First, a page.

Of the six children born to the prosperous Normandy notary Eugène Duchamp and his withdrawn wife, four became artists with parental approval and a modest allowance. At seventeen, with his baccalaureate behind him, Marcel followed his two older brothers to Paris. He took up with the artistes humoristiques and produced cartoons before settling down to paint his way through a two-year recapitulation of the major styles since Impressionism: Fauvism, Cubism, and Futurism. In a chapter called “The New Spirit,” Tomkins surveys the churning intellectual background of the pre-World War I years, from Henri Bergson’s élan vital to Alfred Jarry’s grossly destructive Père Ubu. One of Tomkins’s sentences here merits attention: “For the most sensitive artists of the period, moreover, the effort to turn life into art might have seemed like the only hope of sanity in a world where Ubu had gained control.” Tomkins sympathizes with the aestheticizing tendencies of the avant-garde in the face of rising political violence. He does not consider how much those tendencies contributed to the development of fascism in Italy and Germany and of Soviet communism in Russia.2

Three chapters on the crucial years from 1911 to 1914, chapters which cover Duchamp’s productive two-month visit to Munich in the summer of 1912, assemble the events in a somewhat confusing chronological sequence. We regain our bearings with Duchamp’s triumphal arrival in New York, the sudden extension of his social life, and his decision to go public with his recent invention, the “readymade.” Its disruptive force gradually overtook that of Nude Descending a Staircase. The readymade is an ordinary manufactured object, like a snow shovel, chosen by the artist, whose signature presumably transforms it into a work of art worthy of public display and admiration. A studio prank grew into a revolutionary gesture directed at the heart of the institution called “art.”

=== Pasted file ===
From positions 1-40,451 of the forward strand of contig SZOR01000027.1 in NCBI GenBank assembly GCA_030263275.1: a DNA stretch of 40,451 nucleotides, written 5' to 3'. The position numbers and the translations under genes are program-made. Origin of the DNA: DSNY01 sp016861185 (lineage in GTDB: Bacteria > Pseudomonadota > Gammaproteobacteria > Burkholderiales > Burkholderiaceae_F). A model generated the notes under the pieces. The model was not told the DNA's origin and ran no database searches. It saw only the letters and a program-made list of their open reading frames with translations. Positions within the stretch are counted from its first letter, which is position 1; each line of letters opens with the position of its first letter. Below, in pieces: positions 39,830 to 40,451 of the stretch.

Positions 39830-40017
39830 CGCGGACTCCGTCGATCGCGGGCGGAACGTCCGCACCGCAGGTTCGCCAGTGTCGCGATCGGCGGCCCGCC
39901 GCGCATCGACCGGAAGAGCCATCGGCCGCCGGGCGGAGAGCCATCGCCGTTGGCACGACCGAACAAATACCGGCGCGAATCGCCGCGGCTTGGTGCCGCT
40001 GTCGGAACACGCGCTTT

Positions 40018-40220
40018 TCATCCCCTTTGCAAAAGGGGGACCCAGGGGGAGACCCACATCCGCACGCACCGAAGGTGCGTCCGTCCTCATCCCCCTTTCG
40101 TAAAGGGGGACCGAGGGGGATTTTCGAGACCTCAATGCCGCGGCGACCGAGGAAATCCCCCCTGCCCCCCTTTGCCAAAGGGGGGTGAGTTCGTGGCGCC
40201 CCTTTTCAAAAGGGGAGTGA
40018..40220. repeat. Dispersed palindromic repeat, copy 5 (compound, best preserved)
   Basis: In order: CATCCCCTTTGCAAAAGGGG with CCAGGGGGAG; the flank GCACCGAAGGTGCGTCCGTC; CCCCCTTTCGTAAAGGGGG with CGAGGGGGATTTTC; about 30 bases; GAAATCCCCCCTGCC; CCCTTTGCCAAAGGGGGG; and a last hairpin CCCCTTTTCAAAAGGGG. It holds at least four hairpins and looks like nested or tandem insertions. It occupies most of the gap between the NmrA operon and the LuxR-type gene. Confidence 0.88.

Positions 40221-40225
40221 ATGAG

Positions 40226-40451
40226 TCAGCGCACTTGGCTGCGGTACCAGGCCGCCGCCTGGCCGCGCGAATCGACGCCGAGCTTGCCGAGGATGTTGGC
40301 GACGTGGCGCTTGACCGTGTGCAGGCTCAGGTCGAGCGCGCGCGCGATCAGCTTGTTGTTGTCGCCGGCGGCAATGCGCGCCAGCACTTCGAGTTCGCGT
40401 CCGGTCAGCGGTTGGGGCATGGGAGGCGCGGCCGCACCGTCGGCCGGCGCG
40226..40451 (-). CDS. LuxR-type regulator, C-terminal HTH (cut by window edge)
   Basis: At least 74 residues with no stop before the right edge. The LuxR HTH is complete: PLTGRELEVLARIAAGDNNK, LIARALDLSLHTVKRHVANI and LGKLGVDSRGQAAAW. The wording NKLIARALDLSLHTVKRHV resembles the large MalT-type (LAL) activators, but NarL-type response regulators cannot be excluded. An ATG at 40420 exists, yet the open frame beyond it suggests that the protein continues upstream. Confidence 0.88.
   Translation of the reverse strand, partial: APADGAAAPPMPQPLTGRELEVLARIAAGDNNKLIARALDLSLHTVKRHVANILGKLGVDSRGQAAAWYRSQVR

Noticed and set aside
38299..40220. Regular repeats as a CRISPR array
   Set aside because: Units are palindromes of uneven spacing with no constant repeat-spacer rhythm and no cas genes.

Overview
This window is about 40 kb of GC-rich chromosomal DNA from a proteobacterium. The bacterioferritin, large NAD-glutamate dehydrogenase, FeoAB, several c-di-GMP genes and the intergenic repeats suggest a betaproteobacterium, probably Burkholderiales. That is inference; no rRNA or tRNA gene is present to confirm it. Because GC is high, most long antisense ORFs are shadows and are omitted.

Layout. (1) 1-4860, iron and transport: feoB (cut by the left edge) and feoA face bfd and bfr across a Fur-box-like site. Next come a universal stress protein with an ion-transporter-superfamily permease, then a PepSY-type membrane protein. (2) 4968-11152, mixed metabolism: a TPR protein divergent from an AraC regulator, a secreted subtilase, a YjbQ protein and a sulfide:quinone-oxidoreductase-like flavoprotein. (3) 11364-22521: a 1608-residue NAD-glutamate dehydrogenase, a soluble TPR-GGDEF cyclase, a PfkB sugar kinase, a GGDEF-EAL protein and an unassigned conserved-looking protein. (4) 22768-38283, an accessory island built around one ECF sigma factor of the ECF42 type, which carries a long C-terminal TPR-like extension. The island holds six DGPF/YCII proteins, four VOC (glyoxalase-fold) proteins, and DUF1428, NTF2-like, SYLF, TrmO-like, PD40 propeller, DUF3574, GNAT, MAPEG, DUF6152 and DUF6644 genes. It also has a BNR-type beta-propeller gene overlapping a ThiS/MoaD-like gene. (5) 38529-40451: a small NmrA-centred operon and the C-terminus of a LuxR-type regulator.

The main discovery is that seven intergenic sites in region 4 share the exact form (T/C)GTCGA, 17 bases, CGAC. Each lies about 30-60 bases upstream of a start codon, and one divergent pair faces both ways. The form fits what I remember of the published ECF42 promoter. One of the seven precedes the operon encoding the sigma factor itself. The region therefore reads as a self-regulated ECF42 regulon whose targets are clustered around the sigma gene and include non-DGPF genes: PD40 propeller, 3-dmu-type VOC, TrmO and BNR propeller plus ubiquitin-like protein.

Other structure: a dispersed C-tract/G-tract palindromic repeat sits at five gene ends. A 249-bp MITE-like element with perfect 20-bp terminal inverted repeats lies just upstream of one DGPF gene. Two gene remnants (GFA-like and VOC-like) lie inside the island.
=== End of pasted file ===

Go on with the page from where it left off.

Tomkins treats Duchamp’s first three-year visit to New York in vivid detail. It included the brouhaha over the refusal by the unjuried 1917 Independents exhibition to display a urinal on a pedestal signed R. Mutt, Duchamp’s dummy sculptor. (See page 24.) With this piece, called Fountain, Duchamp entered art history for the second time in three years and then withdrew to Buenos Aires and Europe. He spent most of the interwar years in France, playing serious tournament chess, publishing copies of his notes and miniature facsimiles of his early work, and keeping the women who were in love with him out of his monastic apartment. Without dwelling on either the scurrilous or the scandalous, Tomkins traces Duchamp’s lazy womanizing as a symptom of his character. While all his presumed intimates complained of his aloofness, none seems to have given up on him as a companion. Tomkins unearthed a letter from Janet Flanner to Kay Boyle concerning Mary Reynolds, Duchamp’s mistress of forty years, in her final days. Dying painfully of cancer, Reynolds could not stand having people with her, even friends—except Duchamp. Flanner reports Reynolds’s explanation: “Marcel is the only person I ever met who was not people. He could be in a room with me and I still felt alone.” Tomkins comments aptly that this was a strange tribute.

  1. 1

    Abrams, 1969.

  2. 2

    See my essay “Old Ideas, a New Book” in Salmagundi, Fall 1989, which includes a discussion of Modris Ekstein’s Rites of Spring (Houghton Mifflin, 1989).

  • Email
  • Single Page
  • Print